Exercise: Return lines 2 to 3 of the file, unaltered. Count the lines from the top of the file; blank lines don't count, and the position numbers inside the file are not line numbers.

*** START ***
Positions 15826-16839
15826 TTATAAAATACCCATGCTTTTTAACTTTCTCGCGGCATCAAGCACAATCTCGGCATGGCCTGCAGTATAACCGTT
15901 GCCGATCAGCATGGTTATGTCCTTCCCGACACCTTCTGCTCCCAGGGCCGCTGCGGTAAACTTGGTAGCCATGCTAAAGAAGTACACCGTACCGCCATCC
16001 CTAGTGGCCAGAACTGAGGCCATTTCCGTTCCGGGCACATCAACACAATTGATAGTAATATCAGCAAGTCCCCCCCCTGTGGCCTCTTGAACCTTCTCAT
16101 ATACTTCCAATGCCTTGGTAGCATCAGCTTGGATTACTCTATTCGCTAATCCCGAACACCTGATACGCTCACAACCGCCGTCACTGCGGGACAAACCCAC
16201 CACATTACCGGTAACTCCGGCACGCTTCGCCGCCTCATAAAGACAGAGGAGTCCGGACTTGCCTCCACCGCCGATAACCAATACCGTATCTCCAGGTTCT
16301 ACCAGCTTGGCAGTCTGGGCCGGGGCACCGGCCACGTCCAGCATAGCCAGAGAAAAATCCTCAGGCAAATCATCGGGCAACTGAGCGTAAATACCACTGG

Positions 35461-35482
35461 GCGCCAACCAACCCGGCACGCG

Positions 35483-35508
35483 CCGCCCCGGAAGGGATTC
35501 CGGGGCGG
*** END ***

15826 TTATAAAATACCCATGCTTTTTAACTTTCTCGCGGCATCAAGCACAATCTCGGCATGGCCTGCAGTATAACCGTT
15901 GCCGATCAGCATGGTTATGTCCTTCCCGACACCTTCTGCTCCCAGGGCCGCTGCGGTAAACTTGGTAGCCATGCTAAAGAAGTACACCGTACCGCCATCC